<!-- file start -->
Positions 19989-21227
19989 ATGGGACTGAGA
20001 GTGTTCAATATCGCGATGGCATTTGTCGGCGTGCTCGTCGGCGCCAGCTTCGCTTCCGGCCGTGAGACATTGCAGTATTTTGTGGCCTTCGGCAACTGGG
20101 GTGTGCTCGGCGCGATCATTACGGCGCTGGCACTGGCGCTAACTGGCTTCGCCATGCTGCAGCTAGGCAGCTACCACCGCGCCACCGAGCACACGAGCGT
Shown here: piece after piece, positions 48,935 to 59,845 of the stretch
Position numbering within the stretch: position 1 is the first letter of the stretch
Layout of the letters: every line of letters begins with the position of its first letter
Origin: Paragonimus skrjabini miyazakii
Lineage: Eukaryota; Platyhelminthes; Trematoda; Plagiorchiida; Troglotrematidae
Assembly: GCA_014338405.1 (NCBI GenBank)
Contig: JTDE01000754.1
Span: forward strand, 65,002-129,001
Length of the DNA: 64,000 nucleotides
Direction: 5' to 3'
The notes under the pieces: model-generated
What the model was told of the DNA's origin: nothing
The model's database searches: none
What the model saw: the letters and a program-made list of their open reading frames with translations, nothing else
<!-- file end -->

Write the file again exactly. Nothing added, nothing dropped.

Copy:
Positions 19989-21227
19989 ATGGGACTGAGA
20001 GTGTTCAATATCGCGATGGCATTTGTCGGCGTGCTCGTCGGCGCCAGCTTCGCTTCCGGCCGTGAGACATTGCAGTATTTTGTGGCCTTCGGCAACTGGG
20101 GTGTGCTCGGCGCGATCATTACGGCGCTGGCACTGGCGCTAACTGGCTTCGCCATGCTGCAGCTAGGCAGCTACCACCGCGCCACCGAGCACACGAGCGT
Shown here: piece after piece, positions 48,935 to 59,845 of the stretch
Position numbering within the stretch: position 1 is the first letter of the stretch
Layout of the letters: every line of letters begins with the position of its first letter
Origin: Paragonimus skrjabini miyazakii
Lineage: Eukaryota; Platyhelminthes; Trematoda; Plagiorchiida; Troglotrematidae
Assembly: GCA_014338405.1 (NCBI GenBank)
Contig: JTDE01000754.1
Span: forward strand, 65,002-129,001
Length of the DNA: 64,000 nucleotides
Direction: 5' to 3'
The notes under the pieces: model-generated
What the model was told of the DNA's origin: nothing
The model's database searches: none
What the model saw: the letters and a program-made list of their open reading frames with translations, nothing else